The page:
In conclusion, the physiological events leading from activation of G-CSF receptors to neuronal protection against ischemia-induced brain injury can be described as follows (Fig. 8): Step 1 – G-CSF binds to G-CSF receptors resulting in phosphorylation and activation of JAK2; Step 2 – Activated JAK2 then activates four transduction pathways including STAT3, PI3K, ERK1/2 and ERK5; Step 3 – Activated STAT3 is then translocated into the nucleus and turns on the transcription of anti-apoptotic proteins, Bcl-2 and Bcl-XL whereas activated PI3K and ERK1/2 inhibit the pro-apoptotic protein, BAD, resulting in the protection of mitochondria; Step 4 – Increase level of Bcl2 which combines with Beclin 1 and forms complex that inhibits autophagy activation; Step 5 – Activated PI3K further activate Akt/p-Akt which in turn inhibits Ask-1, one of the proteins involved in ER stress pathways resulting in decreased level of CHOP and inactivation of the downstream signaling molecules involved in apoptosis including BAD and Bim. This proposed mode of action of G-CSF against ischemia-induced brain injury in the BCAO model through activation of G-CSF receptor leading to suppression of ER stress, mitochondrial stress, and autophagy resulting in reduced apoptosis and cell death as depicted in Fig. 8. Is supported from the following observations: Firstly, G-CSF treatment showed significant inhibition of apoptosis by activation of the PERK, ATF6 and IRE-1 pathways. We showed upregulation of Akt phosphorylation which can inhibit ischemia- induced apoptosis [59], attenuate ER stress [60] and lessen mitochondrial stress [61]. Secondly, administration of G-CSF showed that an increase in Beclin 1, LC3 I & II, CHOP and Bax was prevented in the frontal and middle brain of BCAO stroke model indicating that G-CSF can decrease autophagy (down regulation of Beclin 1) and apoptosis both in mitochondrial Ca2 + −induced apoptosis (up-regulation of BCL-2/Bax and down-regulation of Bak) and ER- induced apoptosis (down-regulation of CHOP). These data support the hypothesis that G-CSF is one of the few growth factors that can decrease infarction by decreasing ER stress and mitochondrial stress in the mouse BCAO stroke model while improving behavioral performance as reflected in the locomotor test. In this study we have provided new insights into G-CSF induced protection as it relates to ER stress and mitochondrial stress activated apoptosis in experimental global stoke. Still more experiments are needed to reveal the complete mechanisms by which G-CSF retains the ER and mitochondrial homeostasis during experimental global stroke.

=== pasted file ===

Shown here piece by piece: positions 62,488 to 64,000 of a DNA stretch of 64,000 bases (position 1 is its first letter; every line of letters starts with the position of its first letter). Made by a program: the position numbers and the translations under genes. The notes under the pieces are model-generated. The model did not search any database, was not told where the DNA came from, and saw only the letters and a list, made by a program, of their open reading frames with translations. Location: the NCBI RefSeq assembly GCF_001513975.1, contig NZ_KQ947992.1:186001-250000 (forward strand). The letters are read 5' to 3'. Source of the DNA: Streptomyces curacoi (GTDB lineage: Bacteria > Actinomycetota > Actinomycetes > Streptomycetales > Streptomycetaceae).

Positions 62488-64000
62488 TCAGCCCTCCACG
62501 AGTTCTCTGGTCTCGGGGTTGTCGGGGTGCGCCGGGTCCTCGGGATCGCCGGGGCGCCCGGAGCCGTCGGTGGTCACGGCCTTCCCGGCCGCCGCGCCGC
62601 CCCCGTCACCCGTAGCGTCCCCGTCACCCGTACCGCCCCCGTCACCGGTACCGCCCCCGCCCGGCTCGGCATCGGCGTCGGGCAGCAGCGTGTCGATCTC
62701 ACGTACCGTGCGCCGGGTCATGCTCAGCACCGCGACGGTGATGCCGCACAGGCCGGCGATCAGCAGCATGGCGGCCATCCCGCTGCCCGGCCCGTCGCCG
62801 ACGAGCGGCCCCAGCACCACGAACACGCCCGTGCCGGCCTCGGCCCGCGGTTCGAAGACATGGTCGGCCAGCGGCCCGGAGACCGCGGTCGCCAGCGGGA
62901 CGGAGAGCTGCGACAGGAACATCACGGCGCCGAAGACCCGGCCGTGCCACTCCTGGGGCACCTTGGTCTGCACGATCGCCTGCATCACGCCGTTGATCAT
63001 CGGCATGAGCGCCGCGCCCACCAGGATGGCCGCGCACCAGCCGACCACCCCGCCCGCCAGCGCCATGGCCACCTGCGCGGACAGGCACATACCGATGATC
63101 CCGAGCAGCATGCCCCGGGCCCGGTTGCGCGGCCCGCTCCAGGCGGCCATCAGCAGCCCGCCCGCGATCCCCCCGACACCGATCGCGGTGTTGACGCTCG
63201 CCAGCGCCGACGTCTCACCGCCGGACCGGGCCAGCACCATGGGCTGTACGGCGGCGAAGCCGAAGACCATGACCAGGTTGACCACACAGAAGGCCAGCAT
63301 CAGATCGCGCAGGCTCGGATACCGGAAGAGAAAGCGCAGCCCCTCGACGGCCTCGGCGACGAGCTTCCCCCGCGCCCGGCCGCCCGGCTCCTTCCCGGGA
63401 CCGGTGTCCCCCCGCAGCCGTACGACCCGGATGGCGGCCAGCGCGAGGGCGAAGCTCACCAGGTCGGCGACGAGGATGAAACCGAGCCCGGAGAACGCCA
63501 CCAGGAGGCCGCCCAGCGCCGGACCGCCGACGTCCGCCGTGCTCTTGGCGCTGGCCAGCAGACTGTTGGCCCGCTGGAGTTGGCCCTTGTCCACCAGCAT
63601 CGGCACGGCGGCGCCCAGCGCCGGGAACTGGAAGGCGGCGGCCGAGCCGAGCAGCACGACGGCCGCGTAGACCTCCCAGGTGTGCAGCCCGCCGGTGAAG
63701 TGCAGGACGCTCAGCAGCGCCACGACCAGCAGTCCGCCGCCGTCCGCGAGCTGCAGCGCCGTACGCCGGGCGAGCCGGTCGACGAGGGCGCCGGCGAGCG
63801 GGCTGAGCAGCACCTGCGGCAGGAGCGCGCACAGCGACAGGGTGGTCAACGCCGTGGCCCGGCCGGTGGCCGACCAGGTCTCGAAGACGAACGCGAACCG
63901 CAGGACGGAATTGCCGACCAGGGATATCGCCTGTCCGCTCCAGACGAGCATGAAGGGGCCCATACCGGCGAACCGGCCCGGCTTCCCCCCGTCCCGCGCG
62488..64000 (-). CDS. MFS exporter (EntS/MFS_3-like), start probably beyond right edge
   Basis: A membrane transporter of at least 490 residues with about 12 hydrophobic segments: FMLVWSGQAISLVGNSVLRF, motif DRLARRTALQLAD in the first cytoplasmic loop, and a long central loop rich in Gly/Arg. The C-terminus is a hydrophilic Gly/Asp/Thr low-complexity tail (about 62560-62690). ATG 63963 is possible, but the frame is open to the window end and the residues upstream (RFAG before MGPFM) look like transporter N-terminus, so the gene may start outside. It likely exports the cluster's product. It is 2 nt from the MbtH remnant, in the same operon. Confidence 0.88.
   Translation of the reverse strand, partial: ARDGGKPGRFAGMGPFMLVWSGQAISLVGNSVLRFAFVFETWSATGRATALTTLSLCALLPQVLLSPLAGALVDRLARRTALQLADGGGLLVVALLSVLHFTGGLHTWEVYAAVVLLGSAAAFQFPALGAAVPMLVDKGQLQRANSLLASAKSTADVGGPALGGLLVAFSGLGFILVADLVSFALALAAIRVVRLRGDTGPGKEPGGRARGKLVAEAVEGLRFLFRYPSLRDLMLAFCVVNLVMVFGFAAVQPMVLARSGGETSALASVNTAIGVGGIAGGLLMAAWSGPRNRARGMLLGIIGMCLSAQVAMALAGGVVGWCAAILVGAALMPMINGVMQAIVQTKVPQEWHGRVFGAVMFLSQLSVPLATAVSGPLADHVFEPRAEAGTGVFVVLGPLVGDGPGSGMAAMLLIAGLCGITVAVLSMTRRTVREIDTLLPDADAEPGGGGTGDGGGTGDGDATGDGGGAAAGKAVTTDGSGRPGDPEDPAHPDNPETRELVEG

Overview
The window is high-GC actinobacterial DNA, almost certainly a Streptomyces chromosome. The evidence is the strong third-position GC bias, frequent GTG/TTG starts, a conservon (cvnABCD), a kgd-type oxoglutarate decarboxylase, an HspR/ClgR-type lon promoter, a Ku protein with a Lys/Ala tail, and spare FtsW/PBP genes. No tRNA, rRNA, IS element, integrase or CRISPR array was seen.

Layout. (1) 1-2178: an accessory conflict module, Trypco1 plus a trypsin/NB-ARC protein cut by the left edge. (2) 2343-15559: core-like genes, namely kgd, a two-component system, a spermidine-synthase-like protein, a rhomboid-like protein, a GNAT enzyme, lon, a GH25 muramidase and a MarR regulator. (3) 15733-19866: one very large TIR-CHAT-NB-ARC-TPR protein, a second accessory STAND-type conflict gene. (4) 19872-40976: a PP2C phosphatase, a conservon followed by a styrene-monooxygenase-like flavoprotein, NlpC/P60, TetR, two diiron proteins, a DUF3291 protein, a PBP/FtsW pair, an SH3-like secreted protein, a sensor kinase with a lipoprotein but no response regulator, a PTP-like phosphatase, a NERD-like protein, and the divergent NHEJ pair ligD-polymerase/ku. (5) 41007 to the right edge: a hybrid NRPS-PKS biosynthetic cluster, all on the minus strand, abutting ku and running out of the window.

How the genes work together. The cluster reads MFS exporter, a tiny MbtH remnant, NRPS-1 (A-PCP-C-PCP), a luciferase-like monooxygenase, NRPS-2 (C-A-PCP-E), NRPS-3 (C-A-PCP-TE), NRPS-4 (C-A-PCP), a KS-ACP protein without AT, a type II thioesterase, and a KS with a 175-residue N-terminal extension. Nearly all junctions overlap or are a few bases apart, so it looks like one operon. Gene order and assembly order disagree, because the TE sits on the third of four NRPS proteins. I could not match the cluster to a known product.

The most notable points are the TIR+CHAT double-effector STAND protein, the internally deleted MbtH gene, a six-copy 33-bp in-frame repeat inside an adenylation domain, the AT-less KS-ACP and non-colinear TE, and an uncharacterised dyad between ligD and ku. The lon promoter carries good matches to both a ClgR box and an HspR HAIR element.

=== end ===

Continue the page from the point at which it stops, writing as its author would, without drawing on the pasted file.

Fig. 8
figure8

Schematic representation of G-CSF mechanism of action in BCAO mouse model. 1 – G-CSF binds to G-CSF receptors resulting in phosphorylation and activation of JAK2; 2 – Activated JAK2 then activates four transduction pathways including STAT3, PI3K, ERK1/2 and ERK5; 3 – Activated STAT3 is then translocated into the nucleus and turns on the transcription of anti-apoptotic proteins, Bcl-2 and Bcl-XL whereas activated PI3K and ERK1/2 inhibit the pro-apoptotic protein, BAD, resulting in the protection of mitochondria; 4 – Increase level of Bcl2 which combines with Beclin 1 and forms complex that inhibits autophagy activation; 5 – Activated PI3K further activate Akt/p-Akt which in turn inhibits Ask-1, one of the proteins involved in ER stress pathways resulting in decreased level of CHOP and inactivation of the downstream signaling molecules involved in apoptosis including BAD and Bim

Availability of data and materials

The datasets used and/or analyzed during the current study are available from the corresponding author on reasonable request.

Abbreviations

AKT/PKB:

Protein kinase B

ANOVA:

Analysis of variance

Ask1:

Apoptosis signal-regulating kinase 1

ATF4:

Activating transcription factor 4

ATF6:

Activating transcription factor 6

BAK:

Bcl-2 antagonist/killer

BAX:

Bcl-2 associated protein X

BCAO:

Bilateral common Carotid Artery Occlusion

BCL2:

B cell lymphoma 2

BCL2-xL:

B cell lymphoma 2 extra long

BH:

Bcl-2 homology

BH3:

Bcl-2 homology domain 3

Bid:

BH-3 interacting domain death agonist

Caspase:

Cysteine aspartic acid protease

CCA:

Common Carotid Artery

CHOP:

C/EBP homologous protein

DRP1:

Dynamin-related protein 1

eIF2α:

Eukaryotic translation initiation factor 2 alpha

ER:

Endoplasmic reticulum

ERAD:

ER-associated protein degradation

GADD153:

Growth arrest and DNA damage-inducible 153

GAPDH: